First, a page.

Manufacture New York Provides Production Facilities to Independent Designers
Almost a year to the day since she began pitching the idea for Manufacture New York, a work hive for independent designers with outposts in Brooklyn and Manhattan, Bob Bland was on the verge of opening the doors to the first iteration of her vision. “We gut-renovated this space with our bare hands,” she said one afternoon last month, casting her gaze over a 2,000-square-foot space at 23 West 36th Street that she is branding the Garment Center Pilot Program. “Although now I hear they’re rebranding as the garment district, which means we’ll have to redo all our branding.”
This represents a minor hiccup for Ms. Bland, 30, who has been rallying support and financing for an idea she said, “came to me fully formed, almost as a dream.” The garment district space will be dwarfed by the 160,000-square-foot clothing design and production center she is planning to open in 2014, in an industrial lot, Industry City, in Sunset Park, Brooklyn, that also houses artists’ studios, a microbrewery and the fashion label Rag & Bone (one of whose investors, the Theory chief executive Andrew Rosen, has also been of late carrying out plans to encourage local manufacturing with the Council of Fashion Designers of America).
Ms. Bland pointed out that New York’s garment manufacturing industry has seen a 90 percent decrease in jobs since the early 1990s and said the main motivation behind Manufacture New York “is to provide talented, hard-working designers with the resources they need to make a living doing what they love.” She said both facilities were “a culmination of my entire career in fashion, both as a corporate and an independent designer.”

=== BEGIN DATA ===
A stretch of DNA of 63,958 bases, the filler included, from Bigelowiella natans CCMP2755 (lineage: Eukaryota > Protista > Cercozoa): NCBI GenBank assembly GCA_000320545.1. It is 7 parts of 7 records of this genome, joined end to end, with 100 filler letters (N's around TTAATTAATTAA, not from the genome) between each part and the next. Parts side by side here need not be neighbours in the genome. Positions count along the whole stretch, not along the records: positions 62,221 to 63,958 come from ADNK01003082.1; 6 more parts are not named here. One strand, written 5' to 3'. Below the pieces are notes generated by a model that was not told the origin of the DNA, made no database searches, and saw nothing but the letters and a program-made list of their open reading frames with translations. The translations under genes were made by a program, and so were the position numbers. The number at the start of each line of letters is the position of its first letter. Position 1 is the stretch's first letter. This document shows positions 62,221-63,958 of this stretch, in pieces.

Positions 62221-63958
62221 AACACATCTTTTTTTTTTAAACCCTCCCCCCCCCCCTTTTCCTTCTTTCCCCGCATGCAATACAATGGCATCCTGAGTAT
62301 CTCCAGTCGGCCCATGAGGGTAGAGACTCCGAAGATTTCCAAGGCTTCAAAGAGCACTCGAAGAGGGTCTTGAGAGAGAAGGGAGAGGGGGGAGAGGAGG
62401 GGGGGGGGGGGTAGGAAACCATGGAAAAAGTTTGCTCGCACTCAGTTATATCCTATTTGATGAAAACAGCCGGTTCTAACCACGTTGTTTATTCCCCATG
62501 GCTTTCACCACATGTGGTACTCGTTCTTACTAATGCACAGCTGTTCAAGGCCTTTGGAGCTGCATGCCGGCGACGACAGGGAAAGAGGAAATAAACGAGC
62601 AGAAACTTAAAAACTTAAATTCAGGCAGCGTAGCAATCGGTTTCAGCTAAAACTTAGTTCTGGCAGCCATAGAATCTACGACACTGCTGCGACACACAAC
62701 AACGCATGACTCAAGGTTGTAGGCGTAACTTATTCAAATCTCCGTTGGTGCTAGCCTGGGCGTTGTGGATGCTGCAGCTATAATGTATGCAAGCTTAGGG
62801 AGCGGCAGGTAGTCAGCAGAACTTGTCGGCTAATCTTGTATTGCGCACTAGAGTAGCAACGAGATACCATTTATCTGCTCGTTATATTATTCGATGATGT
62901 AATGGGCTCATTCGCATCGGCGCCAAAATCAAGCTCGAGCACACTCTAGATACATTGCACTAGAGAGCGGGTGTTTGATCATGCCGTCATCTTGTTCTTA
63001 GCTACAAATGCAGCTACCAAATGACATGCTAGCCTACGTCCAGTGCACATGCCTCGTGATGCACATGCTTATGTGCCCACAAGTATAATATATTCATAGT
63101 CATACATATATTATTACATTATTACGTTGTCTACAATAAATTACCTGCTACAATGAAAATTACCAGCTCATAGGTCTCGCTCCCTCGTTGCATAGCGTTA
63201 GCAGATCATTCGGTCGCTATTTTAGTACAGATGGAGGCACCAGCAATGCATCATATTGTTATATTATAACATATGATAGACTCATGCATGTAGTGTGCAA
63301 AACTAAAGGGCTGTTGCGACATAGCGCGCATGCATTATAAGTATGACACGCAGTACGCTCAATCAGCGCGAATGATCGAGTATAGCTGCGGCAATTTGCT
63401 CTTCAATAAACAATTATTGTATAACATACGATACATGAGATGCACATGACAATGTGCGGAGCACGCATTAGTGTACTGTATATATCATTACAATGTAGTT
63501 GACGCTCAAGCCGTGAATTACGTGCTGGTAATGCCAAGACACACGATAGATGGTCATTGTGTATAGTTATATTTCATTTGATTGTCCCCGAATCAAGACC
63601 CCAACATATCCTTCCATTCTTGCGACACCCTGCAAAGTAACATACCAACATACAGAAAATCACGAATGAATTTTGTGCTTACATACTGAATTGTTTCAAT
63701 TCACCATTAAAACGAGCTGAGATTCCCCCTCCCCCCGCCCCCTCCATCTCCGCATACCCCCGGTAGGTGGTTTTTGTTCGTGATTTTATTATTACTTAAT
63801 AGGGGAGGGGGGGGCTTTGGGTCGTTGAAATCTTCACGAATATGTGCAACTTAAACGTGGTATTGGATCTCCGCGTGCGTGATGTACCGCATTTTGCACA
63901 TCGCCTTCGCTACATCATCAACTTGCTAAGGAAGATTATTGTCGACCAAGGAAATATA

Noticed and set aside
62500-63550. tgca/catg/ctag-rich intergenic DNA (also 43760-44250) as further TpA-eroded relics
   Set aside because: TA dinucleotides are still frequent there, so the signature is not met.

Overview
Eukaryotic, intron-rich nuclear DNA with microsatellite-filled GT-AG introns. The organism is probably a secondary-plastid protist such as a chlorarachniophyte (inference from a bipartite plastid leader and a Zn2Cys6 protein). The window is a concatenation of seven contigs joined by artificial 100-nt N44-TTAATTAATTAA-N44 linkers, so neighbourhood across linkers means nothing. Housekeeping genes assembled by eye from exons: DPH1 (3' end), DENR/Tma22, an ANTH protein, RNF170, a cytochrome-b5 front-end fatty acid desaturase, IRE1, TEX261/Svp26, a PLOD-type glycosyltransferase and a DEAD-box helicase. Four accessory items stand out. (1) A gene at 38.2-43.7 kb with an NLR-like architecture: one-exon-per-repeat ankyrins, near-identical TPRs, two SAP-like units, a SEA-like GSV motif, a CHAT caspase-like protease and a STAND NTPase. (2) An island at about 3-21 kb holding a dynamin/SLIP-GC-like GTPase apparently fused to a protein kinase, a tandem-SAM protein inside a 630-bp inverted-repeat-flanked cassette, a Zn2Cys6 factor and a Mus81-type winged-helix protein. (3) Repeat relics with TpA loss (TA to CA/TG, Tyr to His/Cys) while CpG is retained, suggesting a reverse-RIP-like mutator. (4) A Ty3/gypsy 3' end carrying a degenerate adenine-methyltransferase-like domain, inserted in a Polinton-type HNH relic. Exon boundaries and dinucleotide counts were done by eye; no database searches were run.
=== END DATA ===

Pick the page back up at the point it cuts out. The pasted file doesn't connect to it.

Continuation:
“I was sick of hearing about small labels going bust,” she said, “and also very aware of the difficulties in keeping an ethical global supply chain.”
Jessica Lapidos of Tilly and William, a unisex label, was one of the first of some 40-odd designers who have already signed up, pleased by the promise of technology “typically accessible solely to big businesses,” she said, like pattern-making software, photo-studio space and sales representation. “They’re responding to the challenges of being a designer from every angle," she said.
Ms. Bland said she would be able to accommodate up to 70 designers, charging them a monthly membership fee of $275 for access to design space alongside high-quality production facilities. “We want to unite the two,” she said, adding with a note of sarcasm, “How radical!”
Ms. Bland, who has worked on the design floor at labels including Tommy Hilfiger and Ralph Lauren, indeed sounds like a woman radicalized. “Outsourcing production overseas used to seem like a magic solution when it came to producing affordable product for a thrifty, trend-driven consumer,” she said. “But what are the actual costs?”
She described a Chinese factory she visited while working for Triple Five Soul, a streetwear label. “It was by no means a sweatshop, and was compliant with all the regulations on working conditions,” Ms. Bland said; still, teenage laborers lived in barrack-like dormitory accommodations and regularly worked 12-hour shifts.
The collapse of Rana Plaza in Bangladesh last April, causing more than 1,000 deaths, made addressing the issue seem even more urgent.
The daughter of two public schoolteachers, Ms. Bland was born in Washington. She attended the Savannah College of Art and Design and moved to Manhattan in 2003 to pursue a design career, before settling in Williamsburg two years later. She was quickly inspired by the flourishing creative entrepreneurialism there to set up her own label, Brooklyn Royalty, in 2006. “I had already grown tired of designing quality merchandise extolling the virtues of New York City, only to have it produced overseas,” she said. “But the reality is, it’s become almost impossible to produce a line here.”